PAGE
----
On busy days, UK-based Serco serves more than 600,000 customers on Dubai Metro. Yet only a small percentage of those are aware of the work Serco does.

“Not many people know what we do, why is that?” says David Greer, CEO of Serco Middle East, Africa and India. “You will not see us brand the metro, you will not see us brand a lot of the services we do, but we are there, we call it bringing service to life.”

Serco’s activities extend way beyond Dubai Metro. The service provider is listed on the London Stock Exchange, has about 700 contracts across 30 countries and employs 120,000 people.

Greer joined Serco in December after a career in the oil and gas industry that most recently brought him to the Middle East, when he joined Al-Suwaidi Industrial Services Company in Saudi Arabia. This was preceded by a distinguished career with the UK/Dutch Shell Group, which in addition to postings in South America and the Far East, included a four-year stint in Oman.

Aiding development

Greer says the projects and facilities he worked on had a common theme as they helped the local economy and its people develop, and that is the work he wants to continue doing with Serco. “There is a pleasure as an engineer or as a developer or a service contractor in helping others help themselves towards a better life. And that was the attraction in coming to Serco,” he says.

In the Middle East, Serco’s business is spread across several sectors. The main one is transportation. The company operates Dubai Metro on behalf of the emirate’s Roads & Transport Authority (RTA). The ownership of the asset stays with the RTA, but Serco carries out everything from ticket collection to maintaining the railway, the rolling stock, and managing the stations. The long-term contract ends in 2019, with an option to extend to 2021.

Serco is the dominant player in Dubai’s rail sector as it also operates all other rail systems in the emirate. It manages the monorail on the Palm Jumeirah for local developer Nakheel, the people-mover system at Dubai International airport, and will operate the Al-Sufouh tram once it opens later this year.

Serco’s rail operations are starting to extend across the GCC. In December, it was appointed by Qatar Railways Company as the shadow operator for the first phase of the Doha Metro and the Lusail Light Rail Transit System.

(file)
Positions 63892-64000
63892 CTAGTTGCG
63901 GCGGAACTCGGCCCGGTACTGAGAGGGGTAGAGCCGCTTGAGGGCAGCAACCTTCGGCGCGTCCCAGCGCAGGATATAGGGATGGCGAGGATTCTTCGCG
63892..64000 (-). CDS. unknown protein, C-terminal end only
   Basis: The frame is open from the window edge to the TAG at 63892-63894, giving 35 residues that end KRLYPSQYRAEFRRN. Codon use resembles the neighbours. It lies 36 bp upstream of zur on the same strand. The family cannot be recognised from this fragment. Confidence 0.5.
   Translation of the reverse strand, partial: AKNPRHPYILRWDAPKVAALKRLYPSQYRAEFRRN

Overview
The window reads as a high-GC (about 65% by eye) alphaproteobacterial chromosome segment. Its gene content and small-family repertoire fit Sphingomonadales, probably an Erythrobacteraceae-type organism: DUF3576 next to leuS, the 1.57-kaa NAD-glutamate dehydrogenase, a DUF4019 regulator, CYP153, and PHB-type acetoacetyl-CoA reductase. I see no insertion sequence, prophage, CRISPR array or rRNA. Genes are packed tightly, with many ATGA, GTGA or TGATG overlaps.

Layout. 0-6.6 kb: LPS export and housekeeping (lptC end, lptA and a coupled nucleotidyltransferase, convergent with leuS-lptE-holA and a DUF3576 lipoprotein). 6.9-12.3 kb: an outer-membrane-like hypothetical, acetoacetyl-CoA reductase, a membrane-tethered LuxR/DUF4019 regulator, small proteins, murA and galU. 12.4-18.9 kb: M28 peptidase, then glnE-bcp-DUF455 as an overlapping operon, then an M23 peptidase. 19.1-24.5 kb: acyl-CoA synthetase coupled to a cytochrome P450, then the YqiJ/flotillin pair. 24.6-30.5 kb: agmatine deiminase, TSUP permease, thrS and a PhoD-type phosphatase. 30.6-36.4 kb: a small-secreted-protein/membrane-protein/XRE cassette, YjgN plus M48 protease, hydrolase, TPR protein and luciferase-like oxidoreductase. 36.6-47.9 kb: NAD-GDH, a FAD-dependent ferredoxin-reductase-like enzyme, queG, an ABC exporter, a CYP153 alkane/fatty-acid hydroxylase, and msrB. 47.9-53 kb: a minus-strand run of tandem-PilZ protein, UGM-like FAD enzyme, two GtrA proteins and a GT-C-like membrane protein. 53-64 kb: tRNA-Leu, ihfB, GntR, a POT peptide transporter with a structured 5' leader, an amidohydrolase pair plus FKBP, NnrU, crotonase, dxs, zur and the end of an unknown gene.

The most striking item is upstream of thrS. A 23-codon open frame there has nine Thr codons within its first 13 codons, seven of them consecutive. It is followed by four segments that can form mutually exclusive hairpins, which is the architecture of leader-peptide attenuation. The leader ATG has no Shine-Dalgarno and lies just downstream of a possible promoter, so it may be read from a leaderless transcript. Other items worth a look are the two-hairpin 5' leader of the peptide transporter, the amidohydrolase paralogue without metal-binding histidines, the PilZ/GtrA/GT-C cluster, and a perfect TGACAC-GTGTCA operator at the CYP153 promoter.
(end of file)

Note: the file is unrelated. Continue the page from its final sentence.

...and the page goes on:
Serco also plays a leading role in the aviation sector, but as with Dubai Metro, the company’s activities are not immediately apparent. “You will find us on pretty much all the airports across the region. You won’t see us, but you’ll find us,” he says.

Serco started working in regional aviation in 1947, when it began providing air traffic control services in Bahrain. It now operates six major international airports and area control centres in the Gulf. “We just signed a five-year extension to provide air traffic control at Bahrain International airport,” says Greer. “We have recently done same in [the UAE emirate of] Sharjah… [and] extended in Dubai, where we look after DXB [Dubai International airport] and JXB [Al-Maktoum International airport], and we operate the upper airspace in Abu Dhabi.”

Away from transportation, another key area for Serco is facilities management services, which it provides to a wide range of buildings. “We manage on behalf of Mubadala [Development Company] Zayed University in Abu Dhabi, Al-Ain University, and the Sowwah Square Development [on Maryah Island] in Abu Dhabi,” says Greer. “These are integrated facilities management contracts where we look after the entire facility, which covers everything from cutting the grass to timetabling for students.”

For future work, Serco’s focus is the UAE, Bahrain, Qatar, Saudi Arabia and Oman.

One of the more immediate opportunities for Serco is managing a specialist cardiac centre in Salalah, which will greatly improve the level of healthcare in the south of the sultanate.

“They have built a world-class facility, which is the sort of opportunity we would like to work on with the Ministry of Health. Bringing that to life brings many benefits to so many people,” says Greer. “If you have [a cardiac] arrest in Salalah, you face a 10-hour journey [to Muscat], but if you [build] modern facilities with secondary and primary healthcare you save peoples’ lives. It is as simple as that. So that is the attraction.”

Key regional role

In Bahrain, the company recently submitted a bid to help develop bus services in joint venture with the local Kanoo Group.

“We have just submitted a very comprehensive bid for a bus service in Bahrain and we have been announced publicly as the low bidder,” says Greer.

Qatar is also expected to create more opportunities as it builds $70bn of infrastructure ahead of football’s Fifa World Cup in 2022. Other targets for future work include the Abu Dhabi metro and light rail network in the UAE and the North-South Railway in Saudi Arabia.

Greer hopes these projects will help Serco grow as it and its people play a key role in the development of the region.

“What this company has achieved over the past five years has been an astonishing rate of growth and we have ambitious plans to see that growth continue,” he says. “Many people have left their homes from far-flung places to help the development of the region, but in doing so, they are bringing benefits to their own lives and families. That is quite rewarding to see play out.”